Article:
MERIDEN — Members of the Steering Committee charged with drafting the city’s Plan of Conservation and Development learned Thursday that city residents want to expand the tax base, attract businesses downtown, eliminate blight and improve public transportation, according to a survey distributed last month.
About 860 residents responded to the survey which queried them on where they lived, their priorities, and what could be improved. The survey, which is available online and in hard copy at City Hall and the Meriden Public Library, continues until July 18.
The city hired BFJ Planning to help the committee craft a 10-year Plan of Conservation and Development that will guide zoning, economic development and quality of life issues. The steering committee will host another workshop on Sept. 5.
Steering committee member Len Rich expressed disappointment that the survey only generated 860 responses, and asked if a mailer would have been more effective.
Frank Fish, a principal with BFJ replied the combination of the focus groups and survey results could offer a snapshot of the community.
“We wanted to show some of the takeaways from the public outreach,” Fish said. “We’re hoping to send out one last e-blast and get the word out.”
Most of the respondents came from the southern part of the city and were nearly divided on the east and west sides. When asked what words came to mind when they think about Meriden, many responded high taxes, diverse, low income, struggling, and nice parks.
Respondents biggest priorities were; Lower taxes, economic development, businesses growth, safety, and education.
More than half said the highest priorities was to make the downtown a destination to live and shop. Other top priorities included, reuse or redevelopment of vacant properties, improve blight enforcement, and provide a mix of housing types for all Meriden residents.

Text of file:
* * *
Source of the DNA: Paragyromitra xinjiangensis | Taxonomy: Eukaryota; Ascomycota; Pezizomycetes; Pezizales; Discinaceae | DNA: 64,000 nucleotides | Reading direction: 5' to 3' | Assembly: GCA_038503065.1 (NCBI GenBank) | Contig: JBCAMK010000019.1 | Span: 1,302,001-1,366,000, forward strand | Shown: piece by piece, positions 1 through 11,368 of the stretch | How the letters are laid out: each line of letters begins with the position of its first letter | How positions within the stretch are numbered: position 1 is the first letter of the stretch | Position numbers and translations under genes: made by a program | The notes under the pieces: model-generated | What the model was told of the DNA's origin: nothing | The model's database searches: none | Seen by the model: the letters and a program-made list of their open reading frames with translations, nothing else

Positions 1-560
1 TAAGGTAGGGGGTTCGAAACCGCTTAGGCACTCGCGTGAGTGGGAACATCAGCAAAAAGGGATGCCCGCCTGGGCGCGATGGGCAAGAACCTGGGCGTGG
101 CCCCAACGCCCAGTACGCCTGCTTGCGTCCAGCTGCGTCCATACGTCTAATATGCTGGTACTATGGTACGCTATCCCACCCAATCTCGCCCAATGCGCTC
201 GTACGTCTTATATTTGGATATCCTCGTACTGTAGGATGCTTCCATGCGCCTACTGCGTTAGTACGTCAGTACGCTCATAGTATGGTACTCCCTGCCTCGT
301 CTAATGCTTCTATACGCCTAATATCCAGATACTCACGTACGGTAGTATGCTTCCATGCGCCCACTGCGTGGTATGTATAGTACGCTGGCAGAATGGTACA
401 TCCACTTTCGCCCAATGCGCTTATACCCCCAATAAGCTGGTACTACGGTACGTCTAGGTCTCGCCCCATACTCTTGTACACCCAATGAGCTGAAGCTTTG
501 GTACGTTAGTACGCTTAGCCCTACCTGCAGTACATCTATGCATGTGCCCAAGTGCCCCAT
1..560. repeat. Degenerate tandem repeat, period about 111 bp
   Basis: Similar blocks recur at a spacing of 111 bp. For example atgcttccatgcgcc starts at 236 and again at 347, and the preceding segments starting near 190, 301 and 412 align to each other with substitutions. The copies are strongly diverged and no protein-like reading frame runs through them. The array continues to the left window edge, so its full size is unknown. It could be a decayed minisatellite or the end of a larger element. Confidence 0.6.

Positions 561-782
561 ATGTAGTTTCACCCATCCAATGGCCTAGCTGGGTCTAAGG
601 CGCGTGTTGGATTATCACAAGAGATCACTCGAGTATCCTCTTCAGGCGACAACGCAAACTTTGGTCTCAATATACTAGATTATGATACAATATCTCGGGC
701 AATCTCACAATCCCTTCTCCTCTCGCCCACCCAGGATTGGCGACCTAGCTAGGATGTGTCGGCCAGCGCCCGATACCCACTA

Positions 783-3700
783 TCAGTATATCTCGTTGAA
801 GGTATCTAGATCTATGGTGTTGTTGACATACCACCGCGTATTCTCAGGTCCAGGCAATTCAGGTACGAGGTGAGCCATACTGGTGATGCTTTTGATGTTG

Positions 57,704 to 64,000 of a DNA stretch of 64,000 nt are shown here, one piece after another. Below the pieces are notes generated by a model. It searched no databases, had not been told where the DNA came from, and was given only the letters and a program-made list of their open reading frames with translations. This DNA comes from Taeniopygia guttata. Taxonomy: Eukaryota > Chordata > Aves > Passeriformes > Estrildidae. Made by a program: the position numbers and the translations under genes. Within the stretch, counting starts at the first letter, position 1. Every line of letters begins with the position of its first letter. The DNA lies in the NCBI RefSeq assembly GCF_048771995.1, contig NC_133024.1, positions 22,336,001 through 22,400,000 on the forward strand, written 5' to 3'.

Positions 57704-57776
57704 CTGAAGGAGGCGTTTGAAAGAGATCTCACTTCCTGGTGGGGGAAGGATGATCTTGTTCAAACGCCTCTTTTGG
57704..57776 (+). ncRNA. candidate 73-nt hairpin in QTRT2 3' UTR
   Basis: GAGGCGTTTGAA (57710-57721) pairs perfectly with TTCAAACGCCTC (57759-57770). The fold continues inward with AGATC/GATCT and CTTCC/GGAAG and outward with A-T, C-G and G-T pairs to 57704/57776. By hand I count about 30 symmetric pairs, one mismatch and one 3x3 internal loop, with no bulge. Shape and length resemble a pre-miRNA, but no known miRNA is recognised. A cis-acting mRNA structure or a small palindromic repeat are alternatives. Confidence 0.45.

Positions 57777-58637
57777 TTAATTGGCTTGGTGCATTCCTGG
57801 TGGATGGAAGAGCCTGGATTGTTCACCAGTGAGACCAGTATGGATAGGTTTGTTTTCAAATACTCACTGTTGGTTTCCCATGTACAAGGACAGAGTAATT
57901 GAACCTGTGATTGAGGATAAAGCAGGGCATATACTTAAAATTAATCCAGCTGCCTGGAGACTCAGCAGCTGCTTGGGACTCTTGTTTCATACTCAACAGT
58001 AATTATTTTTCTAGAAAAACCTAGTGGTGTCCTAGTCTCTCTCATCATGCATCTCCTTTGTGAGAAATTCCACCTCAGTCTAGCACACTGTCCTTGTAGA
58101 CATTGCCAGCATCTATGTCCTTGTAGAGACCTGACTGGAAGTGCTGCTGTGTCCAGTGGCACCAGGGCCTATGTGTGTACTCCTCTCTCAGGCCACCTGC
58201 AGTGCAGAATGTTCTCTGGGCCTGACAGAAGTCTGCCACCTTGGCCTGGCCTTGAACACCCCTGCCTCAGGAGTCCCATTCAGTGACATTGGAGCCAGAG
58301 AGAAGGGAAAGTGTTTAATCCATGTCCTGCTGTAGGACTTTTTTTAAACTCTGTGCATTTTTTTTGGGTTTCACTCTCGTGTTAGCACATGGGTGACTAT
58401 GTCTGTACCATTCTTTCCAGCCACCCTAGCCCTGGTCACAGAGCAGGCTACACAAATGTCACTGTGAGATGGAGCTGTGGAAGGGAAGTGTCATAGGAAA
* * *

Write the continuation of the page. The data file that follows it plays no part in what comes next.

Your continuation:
When asked about quality of life issues, residents answered road maintenance was number one followed by safety/crime, and properties in disrepair.
Residents also listed attracting major employers to the city as their number one economic development goal, followed by supporting redevelopment and reinvestment in downtown and supporting small business.
When asked to pick three improvements in the downtown area would make you more likely to visit, 72.9 percent said they were not likely to visit the downtown area, 62.4 percent said more dining and food opportunities, and 43.9 percent said more shops and stores. About 40 percent said more programs and events at the Meriden Green.
When asked which community goals the city should prioritize in the next 10 years, 57 percent said provide the highest level of educational services to children, 40 percent said improve and enhance emergency services, police and fire and community policing. Another 30 percent said flooding.
The survey also revealed that residents want to see the city communicate more effectively with the community.
“There is room to pull people more in about what’s going on in their city,” said Noah Levine, a senior associate with BFJ Planning. “The city is already moving in the direction of open community communication. Again there is a lag in perception.”
The committee will host another workshop on Sept. 5.
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